Ros nodded with a look of pain. Rowan felt bad for getting him to move around.
“Okay, so how is it that you only just got here? I’ve been here for around three weeks already. There weren’t any more attacks, were there?” Rowan realised she was probably speaking far too quickly, but her burgeoning emotions pushed the words out of her mouth.
“I only know of the eclipse attack,” Ros responded, horror slowly flashing across his face as he recalled that night, “oh gods, the eclipse. How could the Goddess let that happen?
“I dinnae ken, Ros. I wish I could say something that would make things easier for you, but I’m at a loss.”
“I’m sorry, that was unfair of me. How have you coped with all this for three weeks?”
“You’ve experienced the worst of it until you heal up.” Rowan wasn’t sure if that was a cruel thing to say; she only hoped it would give him time to prepare.” Do you think you could answer my other question?”
“Right, yes. There was a storm, I think. They made us take shelter in some lowland base on the east side of the Kærinsiir mountains. Then some massive confrontation happened between two of the raider groups. Something about a princess? Whatever it was, they said they were pulling out of the island after they were rid of us. I was so scared that they were going to kill us, but instead they threw us onto those black ships around a week ago.”
It was a lot to take in. Unknowingly, Ros had pretty much confirmed Rowan’s suspicions about Seres disappearing causing problems for the raiders. She wasn’t, however, expecting that it would be enough to drive them off of the island. It was a silver lining of sorts, but it also meant that they would be focusing their efforts elsewhere. Rowan knew that she couldn’t worry about it so she asked her last question. “How many?”
“A hundred or so. Maybe more? I’m not sure.”
“Thank you. Take the cot; it’ll be better for your back.”
Morning eventually touched the crystals that lit the cell. The newly arrived Næmyran slaves woke slowly and painfully. Rowan noted five of them, including Ros, not that she really knew any of them. Though seeing them, she realised that she hadn’t asked about Kiriin or Kyr.
Why are they here? Do the groups have meanings or are they just random?
She was largely just prevaricating with the questions she kept asking herself. She didn’t have the answers and she would only learn if she asked the right people. Even so, she didn’t want to go back and ask Ros questions. It felt too awkward after having already asked him so much and she didn’t feel comfortable enough asking the others. If she had realised sooner, she would have asked Ros before giving up her cot, but now she would need to wait. She just hoped that the two of them had managed to avoid capture, but she knew how unlikely it seemed, especially with Ros and the others being here. Unfortunately, that still didn’t give her much hope of seeing them as she was still yet to encounter any prisoners from the other cells except on that first day when they had been divvied up. That was another reason why she didn’t want to ask about them.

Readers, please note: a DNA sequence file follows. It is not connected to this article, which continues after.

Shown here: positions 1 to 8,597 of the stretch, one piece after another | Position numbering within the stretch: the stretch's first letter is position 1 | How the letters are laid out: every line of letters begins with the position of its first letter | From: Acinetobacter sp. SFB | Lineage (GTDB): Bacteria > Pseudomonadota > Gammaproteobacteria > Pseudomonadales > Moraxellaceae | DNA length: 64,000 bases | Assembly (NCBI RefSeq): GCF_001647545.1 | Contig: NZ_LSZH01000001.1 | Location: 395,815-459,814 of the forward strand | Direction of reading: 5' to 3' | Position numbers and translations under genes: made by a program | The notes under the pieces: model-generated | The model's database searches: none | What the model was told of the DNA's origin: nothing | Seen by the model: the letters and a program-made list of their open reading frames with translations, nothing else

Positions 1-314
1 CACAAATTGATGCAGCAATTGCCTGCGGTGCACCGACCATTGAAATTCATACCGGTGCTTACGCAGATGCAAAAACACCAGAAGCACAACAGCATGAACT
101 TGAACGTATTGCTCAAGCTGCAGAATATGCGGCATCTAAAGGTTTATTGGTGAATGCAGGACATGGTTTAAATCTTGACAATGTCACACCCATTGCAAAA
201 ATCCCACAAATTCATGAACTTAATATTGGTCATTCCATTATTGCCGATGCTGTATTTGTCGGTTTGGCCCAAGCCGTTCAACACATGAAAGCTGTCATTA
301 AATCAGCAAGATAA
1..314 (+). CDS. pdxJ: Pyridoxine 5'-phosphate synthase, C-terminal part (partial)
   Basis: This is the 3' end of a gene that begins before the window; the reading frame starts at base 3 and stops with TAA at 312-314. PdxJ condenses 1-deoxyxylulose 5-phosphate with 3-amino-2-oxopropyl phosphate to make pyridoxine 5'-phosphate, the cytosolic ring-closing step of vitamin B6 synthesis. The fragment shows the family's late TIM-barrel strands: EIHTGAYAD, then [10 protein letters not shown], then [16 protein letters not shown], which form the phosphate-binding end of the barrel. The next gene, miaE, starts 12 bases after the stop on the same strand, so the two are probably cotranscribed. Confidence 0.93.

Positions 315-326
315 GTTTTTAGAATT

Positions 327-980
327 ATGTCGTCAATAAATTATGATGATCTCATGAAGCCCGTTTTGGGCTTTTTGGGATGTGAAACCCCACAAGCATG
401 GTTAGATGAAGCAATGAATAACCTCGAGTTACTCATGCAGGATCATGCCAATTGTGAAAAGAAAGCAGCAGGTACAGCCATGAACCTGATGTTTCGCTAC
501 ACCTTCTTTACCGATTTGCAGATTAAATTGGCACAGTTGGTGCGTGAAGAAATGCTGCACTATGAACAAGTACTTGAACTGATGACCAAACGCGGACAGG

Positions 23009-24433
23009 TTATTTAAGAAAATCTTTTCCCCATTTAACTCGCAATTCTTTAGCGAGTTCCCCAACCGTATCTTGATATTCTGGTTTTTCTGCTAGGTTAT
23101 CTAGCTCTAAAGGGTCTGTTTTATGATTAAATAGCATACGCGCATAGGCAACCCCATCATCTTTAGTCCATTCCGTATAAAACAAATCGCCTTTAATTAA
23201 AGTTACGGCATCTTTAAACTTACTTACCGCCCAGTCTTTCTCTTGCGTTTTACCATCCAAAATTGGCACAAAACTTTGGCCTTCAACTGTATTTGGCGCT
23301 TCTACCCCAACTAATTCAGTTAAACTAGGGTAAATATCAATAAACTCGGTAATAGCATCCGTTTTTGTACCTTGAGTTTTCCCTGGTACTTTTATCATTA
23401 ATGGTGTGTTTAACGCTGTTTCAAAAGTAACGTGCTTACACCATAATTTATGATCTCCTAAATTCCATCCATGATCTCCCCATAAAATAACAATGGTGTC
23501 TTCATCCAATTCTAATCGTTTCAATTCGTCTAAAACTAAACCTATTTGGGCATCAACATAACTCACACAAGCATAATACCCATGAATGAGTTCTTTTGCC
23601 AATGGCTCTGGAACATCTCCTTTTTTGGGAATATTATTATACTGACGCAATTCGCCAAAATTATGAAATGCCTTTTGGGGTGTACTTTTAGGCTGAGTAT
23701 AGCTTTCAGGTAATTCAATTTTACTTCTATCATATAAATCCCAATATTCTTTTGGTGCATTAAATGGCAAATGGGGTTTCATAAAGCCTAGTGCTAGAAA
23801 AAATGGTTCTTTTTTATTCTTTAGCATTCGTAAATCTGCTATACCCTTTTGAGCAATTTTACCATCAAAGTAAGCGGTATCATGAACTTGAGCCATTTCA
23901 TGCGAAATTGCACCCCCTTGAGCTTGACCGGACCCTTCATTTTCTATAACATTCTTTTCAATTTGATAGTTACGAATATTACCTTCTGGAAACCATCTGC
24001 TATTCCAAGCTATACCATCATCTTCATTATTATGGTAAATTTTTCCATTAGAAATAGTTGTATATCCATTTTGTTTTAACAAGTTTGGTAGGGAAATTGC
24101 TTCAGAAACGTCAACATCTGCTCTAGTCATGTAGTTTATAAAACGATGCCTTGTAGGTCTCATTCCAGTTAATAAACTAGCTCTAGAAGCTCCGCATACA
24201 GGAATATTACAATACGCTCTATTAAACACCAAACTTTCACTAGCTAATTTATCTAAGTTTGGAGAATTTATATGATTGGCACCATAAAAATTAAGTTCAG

As for the questions regarding the group divisions, she could only think of two people to ask; one who would know for sure and one who might know. Her options were Lord Fein and Amran respectively and she knew which one she preferred. Unfortunately, those weren’t the only questions she had.
Is it really only torture and endless days in these cells that await us in this hell? There must be something more. If only someone would answer my questions about what happens outside of the cell, even Amran gets obtusely tight-lipped when I ask anything about the operation.
As Rowan pondered, the wardens arrived, returning her two friends and a few others. Thankfully, Seres mostly just looked tired. Granted, there were some hints at the terror she must have seen or experienced. Rowan was still surprised at how well Seres appeared to be doing. Perhaps her hopes that Seres’ status would keep her at least somewhat safe had been answered. Unfortunately, the same couldn’t be said for an ashen-faced Anri. Something was wrong. Even if Rowan could understand, having faced the torture herself, the cracks in Anri’s psyche tore at Rowan. It was horrifying to see. If anything, it seemed likely that this was the reason for the slight terror on Seres’ face as opposed to anything she had seen out there. To make matters worse, Rowan was at a loss for words, unable to think of what she could say to help her.